ObamaSunday’s passage of President Obama’s bill to socialize America’s health care system was in words of one prominent conservative columnist, “yet another blow to freedom in America inflicted by the Obama administration.” It is a logistical nightmare that adds to our already unsustainable national debt. With its individual mandates it seeks to undermine our tradition of individualism and distorts the meaning of “natural rights.” ObamaCare is clearly the largest expansion of entitlements since the enactment of Medicare and Medicaid more than four decades ago.  It is a sorry step towards a European-style vision of universal health care, which will only lead to soaring costs, higher taxes, and a surge in red tape for small businesses.

With the majority of American opposing this legislation, President Obama’s government takeover of the health care system is wrong for America. Moreover, It is not real reform, as it does not address why health care is so expensive. In a recent conversation I had with Dr. Jason Fodeman, a former health policy fellow at The Heritage Foundation, he described the above as, throwing a trillion dollars at the health care system “without fundamentally reforming the reason for rising health care costs is like trying to put out a fire with gasoline.” He also explained to me that further expanding the role of government in the health care sector will only serve to accelerate current trends. It will drown an industry already regulated to death with a slew of new mandates, regulations, red tape, and taxes that simultaneously will hinder patients from receiving desired care.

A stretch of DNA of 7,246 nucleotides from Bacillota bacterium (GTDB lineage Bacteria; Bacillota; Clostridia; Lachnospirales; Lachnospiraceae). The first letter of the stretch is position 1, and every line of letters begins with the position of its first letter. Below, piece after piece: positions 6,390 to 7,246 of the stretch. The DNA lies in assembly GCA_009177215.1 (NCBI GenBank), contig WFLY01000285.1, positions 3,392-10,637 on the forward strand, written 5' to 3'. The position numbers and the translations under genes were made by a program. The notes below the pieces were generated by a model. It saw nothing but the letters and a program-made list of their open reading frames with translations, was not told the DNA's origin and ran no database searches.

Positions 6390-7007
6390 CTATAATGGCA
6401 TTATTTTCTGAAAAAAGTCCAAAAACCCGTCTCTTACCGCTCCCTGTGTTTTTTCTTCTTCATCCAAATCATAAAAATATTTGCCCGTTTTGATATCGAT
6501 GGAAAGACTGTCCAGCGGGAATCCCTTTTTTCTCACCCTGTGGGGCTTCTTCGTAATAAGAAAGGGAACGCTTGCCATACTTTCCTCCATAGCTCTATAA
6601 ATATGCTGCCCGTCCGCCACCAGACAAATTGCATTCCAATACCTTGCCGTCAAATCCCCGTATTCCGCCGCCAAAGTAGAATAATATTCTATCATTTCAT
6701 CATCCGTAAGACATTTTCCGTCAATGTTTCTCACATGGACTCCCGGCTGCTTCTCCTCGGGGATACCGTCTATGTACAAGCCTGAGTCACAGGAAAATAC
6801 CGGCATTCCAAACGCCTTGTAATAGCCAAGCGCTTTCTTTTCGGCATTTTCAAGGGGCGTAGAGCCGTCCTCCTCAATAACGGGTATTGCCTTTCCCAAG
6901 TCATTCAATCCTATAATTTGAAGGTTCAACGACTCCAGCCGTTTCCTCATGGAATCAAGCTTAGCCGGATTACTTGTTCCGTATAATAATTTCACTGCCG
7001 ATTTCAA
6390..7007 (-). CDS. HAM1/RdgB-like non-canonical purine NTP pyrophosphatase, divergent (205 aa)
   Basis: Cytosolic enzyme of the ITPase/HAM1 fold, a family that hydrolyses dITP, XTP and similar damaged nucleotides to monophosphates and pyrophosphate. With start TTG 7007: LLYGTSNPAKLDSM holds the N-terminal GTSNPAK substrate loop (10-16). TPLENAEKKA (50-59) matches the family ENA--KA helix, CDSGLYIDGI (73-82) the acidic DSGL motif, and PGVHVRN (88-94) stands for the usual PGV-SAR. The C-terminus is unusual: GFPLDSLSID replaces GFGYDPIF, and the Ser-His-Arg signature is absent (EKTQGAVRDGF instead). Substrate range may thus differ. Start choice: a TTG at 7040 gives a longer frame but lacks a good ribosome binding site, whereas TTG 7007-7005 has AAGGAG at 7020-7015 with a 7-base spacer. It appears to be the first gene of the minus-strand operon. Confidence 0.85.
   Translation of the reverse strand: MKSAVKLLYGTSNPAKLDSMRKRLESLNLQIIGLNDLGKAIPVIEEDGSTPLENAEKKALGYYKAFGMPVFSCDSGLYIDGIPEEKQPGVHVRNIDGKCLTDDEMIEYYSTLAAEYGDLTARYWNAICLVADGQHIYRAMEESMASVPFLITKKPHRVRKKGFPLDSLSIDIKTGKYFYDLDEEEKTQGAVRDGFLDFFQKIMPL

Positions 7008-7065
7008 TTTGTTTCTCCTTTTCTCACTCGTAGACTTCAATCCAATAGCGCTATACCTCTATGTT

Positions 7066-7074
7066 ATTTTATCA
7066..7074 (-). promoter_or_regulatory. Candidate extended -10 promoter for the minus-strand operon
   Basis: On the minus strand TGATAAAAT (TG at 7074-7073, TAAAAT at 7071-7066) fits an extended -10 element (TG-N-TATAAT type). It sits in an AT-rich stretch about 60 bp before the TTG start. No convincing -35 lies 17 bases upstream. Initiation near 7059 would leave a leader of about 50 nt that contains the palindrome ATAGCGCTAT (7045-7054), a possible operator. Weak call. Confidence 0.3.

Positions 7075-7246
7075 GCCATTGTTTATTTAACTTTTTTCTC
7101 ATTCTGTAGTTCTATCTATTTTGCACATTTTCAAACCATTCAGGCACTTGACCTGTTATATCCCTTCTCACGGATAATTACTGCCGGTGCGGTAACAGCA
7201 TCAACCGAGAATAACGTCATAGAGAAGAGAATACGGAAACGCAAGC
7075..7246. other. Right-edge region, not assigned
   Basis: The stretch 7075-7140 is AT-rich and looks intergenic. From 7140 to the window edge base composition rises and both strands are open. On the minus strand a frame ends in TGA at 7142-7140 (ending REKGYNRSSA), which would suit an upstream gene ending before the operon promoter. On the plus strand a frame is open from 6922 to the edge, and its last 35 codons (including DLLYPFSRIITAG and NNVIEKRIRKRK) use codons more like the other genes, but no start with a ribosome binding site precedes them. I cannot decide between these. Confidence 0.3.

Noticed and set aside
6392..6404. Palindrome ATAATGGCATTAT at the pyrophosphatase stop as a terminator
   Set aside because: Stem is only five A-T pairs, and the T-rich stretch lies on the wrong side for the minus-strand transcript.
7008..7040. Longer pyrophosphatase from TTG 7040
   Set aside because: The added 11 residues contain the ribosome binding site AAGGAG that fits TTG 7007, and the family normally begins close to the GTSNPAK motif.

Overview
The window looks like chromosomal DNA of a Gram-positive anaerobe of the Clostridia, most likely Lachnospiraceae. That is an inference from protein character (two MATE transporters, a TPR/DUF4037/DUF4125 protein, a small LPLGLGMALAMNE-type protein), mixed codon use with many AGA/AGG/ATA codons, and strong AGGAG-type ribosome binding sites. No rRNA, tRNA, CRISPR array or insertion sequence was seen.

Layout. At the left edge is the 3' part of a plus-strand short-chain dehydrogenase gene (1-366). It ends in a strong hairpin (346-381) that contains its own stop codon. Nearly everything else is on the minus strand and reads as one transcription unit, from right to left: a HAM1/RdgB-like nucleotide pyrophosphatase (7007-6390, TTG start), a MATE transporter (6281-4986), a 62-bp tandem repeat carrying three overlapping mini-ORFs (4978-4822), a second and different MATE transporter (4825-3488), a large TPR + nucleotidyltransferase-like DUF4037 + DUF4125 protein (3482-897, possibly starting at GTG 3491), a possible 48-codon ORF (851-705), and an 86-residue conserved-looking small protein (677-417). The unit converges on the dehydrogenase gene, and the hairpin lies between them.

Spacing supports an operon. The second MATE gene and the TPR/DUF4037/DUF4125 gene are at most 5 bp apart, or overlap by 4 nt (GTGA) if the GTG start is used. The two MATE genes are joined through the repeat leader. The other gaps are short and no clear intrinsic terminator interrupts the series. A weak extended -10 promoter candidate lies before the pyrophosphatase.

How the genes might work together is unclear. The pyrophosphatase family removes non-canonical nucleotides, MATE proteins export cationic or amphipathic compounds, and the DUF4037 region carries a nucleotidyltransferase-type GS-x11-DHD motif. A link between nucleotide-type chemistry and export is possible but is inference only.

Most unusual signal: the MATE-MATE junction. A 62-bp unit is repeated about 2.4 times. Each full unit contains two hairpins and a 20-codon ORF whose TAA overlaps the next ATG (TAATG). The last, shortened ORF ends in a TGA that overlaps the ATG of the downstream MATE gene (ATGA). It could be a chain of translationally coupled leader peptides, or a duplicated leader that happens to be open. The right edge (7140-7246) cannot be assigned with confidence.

Current students and other young people need to realize that this legislation is bad news for them. It is ushering in new record levels of debt which when added to the deficit will during our lifetimes reach critical mass causing our taxes to soar, high inflation, or both.  The bill will also impose price controls on health insurance that will limit insurers’ ability to offer lower premiums to low-risk enrollees. These provisions will drive premiums down for 55-year-olds but will drive them up for 25-year-olds—who are then implicitly subsidizing older adults. According to the Urban Institute, many young people could see their premiums double, whereas
premiums for older adults could be cut in half. The unfortunate irony is that Barack Obama won the presidency with 66 percent of the vote among adults aged 18 to 29. That’s a larger share than any presidential candidate has won in decades. Yet his health care
overhaul could impose its greatest burdens on young adults.

Sam K. Theodosopoulous is the Editor-at-Large of the George Washington Unvierstiy chapter of Young America’s Foundation Blog


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